Step 4 (Optional): Add the KAUF Smart Plug in ESPHome Dashboard. The plug should be automatically detected by the ESPHome dashboard if fully updated. From the ESPHome dashboard, the process is pretty self explanatory. We recommend that you change the name and set a friendly_name substitution in the yaml file. See the section below for a video walkthrough.
Step 5: Add the KAUF Smart Plug in Home Assistant. Shortly after your KAUF Smart Plug reboots, Home Assistant will give you a notification that a new device was discovered. Follow the notification to go to the Integrations page, and you will see the detected KAUF Smart Plug in a blue box that says Discovered. Click the “Configure” button to complete setup.
Step 6: Rename the device and entities. If you didn’t add the plug to the ESPHome dashboard and rename there, you will want to rename the device and any entities you intent to use in Home Assistant. From the Home Assistant Integrations page, accessed through the configuration menu, the KAUF Smart Plug can now be found within the ESPHome card, initially named “Kauf Plug”. Selecting the KAUF Smart Plug from the list of ESPHome devices will allow you to rename the device to something more descriptive and useful. Follow the link that says “6 entities” to access a list of the available entities. The switch entity will be the entity that is used to turn the KAUF Smart Plug on and off. Several sensor entities will be available to indicate detected voltage, current, and power usage. Another sensor entity will be a text sensor that provides the plug’s IP address on your network. Clicking the individual entities will open up a window allowing the entity names and IDs to be changed to something more descriptive and useful.
Importing to ESPHome Dashboard
Firmware version 1.83 implements ESPHome’s dashboard import feature, so if you update your plugs they will be automatically detected by the ESPHome dashboard. The following video explains the process.
The KAUF Smart Plug includes an ESP8266 chip and uses the following pins:
- GPIO 1 – Red LED. The red LED will be lit when GPIO0 is output low, and off when GPIO0 is output high.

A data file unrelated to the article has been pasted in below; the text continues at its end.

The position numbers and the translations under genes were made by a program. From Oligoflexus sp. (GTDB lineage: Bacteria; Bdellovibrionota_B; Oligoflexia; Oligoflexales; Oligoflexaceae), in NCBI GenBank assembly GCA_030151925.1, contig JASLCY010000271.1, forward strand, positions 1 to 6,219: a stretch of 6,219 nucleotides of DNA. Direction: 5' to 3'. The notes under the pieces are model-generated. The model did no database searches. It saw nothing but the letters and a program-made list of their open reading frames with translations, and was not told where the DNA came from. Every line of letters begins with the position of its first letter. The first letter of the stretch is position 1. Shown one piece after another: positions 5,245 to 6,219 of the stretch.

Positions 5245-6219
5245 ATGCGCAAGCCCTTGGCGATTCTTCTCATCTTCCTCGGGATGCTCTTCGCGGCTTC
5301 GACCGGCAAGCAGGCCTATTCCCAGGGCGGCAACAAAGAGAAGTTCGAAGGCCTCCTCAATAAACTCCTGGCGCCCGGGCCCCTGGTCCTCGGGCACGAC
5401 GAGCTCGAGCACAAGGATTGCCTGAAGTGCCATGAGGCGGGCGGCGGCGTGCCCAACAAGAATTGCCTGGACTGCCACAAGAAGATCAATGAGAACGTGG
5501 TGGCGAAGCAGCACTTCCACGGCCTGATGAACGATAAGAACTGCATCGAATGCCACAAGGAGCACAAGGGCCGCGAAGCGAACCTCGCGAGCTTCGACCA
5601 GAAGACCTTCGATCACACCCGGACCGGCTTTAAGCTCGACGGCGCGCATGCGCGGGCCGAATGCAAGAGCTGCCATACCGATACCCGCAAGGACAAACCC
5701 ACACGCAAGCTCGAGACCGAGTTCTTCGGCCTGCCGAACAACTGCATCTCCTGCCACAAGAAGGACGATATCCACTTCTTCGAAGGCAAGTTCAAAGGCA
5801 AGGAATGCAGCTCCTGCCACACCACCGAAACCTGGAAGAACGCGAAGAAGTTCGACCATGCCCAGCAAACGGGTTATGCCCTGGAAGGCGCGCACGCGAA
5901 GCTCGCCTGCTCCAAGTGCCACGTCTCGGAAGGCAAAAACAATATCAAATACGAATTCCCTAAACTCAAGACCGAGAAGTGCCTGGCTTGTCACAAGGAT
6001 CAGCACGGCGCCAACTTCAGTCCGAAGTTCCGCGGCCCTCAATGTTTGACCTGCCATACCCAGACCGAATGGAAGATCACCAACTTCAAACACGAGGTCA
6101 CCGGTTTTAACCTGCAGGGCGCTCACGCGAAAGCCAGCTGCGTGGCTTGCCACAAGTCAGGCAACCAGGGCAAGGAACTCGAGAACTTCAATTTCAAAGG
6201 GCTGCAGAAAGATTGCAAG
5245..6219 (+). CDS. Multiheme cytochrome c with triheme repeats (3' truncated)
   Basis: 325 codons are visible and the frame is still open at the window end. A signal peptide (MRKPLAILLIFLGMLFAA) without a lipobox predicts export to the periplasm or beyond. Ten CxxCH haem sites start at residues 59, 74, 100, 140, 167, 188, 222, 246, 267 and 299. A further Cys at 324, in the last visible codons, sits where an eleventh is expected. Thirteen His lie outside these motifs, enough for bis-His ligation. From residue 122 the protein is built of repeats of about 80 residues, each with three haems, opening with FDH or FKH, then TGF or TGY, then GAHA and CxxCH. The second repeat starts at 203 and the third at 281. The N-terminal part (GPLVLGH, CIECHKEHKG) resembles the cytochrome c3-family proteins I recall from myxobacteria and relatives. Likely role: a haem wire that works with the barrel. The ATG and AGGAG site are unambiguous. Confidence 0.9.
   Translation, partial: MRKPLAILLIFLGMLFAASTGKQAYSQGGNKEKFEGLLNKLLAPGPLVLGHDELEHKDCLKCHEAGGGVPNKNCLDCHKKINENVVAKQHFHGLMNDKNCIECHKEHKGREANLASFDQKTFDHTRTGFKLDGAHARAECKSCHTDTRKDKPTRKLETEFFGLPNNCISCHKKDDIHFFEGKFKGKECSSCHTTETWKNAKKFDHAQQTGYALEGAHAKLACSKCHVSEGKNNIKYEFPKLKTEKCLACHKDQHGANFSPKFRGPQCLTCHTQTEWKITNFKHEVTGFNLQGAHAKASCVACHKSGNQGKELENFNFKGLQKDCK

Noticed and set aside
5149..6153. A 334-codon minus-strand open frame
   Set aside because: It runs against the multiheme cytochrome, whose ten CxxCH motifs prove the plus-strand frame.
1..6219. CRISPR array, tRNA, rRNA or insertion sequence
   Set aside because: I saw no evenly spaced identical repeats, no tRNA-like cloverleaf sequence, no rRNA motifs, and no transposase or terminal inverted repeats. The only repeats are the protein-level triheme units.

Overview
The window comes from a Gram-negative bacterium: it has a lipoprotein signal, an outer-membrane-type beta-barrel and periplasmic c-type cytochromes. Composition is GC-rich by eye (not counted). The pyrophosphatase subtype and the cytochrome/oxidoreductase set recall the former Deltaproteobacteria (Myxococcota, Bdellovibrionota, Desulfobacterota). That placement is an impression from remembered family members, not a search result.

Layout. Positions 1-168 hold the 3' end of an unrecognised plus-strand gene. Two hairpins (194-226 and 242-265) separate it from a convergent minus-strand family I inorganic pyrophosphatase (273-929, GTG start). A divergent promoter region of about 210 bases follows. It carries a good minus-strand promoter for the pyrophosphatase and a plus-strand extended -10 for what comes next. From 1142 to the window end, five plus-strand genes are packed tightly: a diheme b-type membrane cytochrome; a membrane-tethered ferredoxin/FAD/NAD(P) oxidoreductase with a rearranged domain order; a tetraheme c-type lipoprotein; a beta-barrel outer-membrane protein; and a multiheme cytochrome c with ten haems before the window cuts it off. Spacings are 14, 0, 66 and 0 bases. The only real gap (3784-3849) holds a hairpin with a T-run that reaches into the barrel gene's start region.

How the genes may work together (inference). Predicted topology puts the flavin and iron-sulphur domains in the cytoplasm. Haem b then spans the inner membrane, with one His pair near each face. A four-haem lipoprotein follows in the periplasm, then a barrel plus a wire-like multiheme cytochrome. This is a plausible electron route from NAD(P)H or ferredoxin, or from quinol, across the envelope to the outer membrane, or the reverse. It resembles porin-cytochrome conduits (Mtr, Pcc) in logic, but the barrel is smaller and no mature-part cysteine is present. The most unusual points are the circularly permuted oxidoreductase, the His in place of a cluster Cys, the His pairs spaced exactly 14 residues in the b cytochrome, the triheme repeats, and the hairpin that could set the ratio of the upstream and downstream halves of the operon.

- GPIO 12 – Blue LED. The blue LED will be lit when GPIO2 is output low, and off when GPIO2 is output high.
- GPIO 13 – Relay output. When the GPIO4 output is high, the relay connects input power to output power. When GPIO4 is low, the relay opens and power is disconnected.
- GPIO 4 – CF pin for power monitoring.
- GPIO 14 – SEL pin for power monitoring.
- GPIO 3 – Button input. The input is shorted to ground when the button is pressed, and is pulled up to 3.3v by a resistor when the button is not being pressed. When using the button input, the ESP8266 built-in pull-up resistor needs to be enabled. If you flash the KAUF Smart Plug to a different firmware and are getting strange results, you may not have enabled the pull-up resistor.
- GPIO 5 – CF1 pin for power monitoring.
The KAUF Smart Plug includes a relay rated for a 15-amp resistive load. The relay is the physical component that moves to connect or disconnect the input 120v power to the output of the KAUF Smart Plug. Resistive load means things like lights and household fans. Small household appliances will typically be resistive loads or have a small enough capacitive or inductive load to work fine with the KAUF Smart Plug. This plug is not appropriate for large capacitive or inductive loads, which includes things like water and air pumps.
To convert the KAUF Smart Plug to Tasmota, simply download tasmota.bin.gz, browse to the plug’s IP address in a web browser, and use the web page to flash.
Important Note: Do not have anything plugged into the PLF12 when Tasmota is flashed. The relay output on the PLF12 is the same pin as the default LED output for Tasmota. When Tasmota is first installed, the relay will turn on and off every second or so, because Tasmota thinks it is blinking a light.
The recommended Tasmota template is: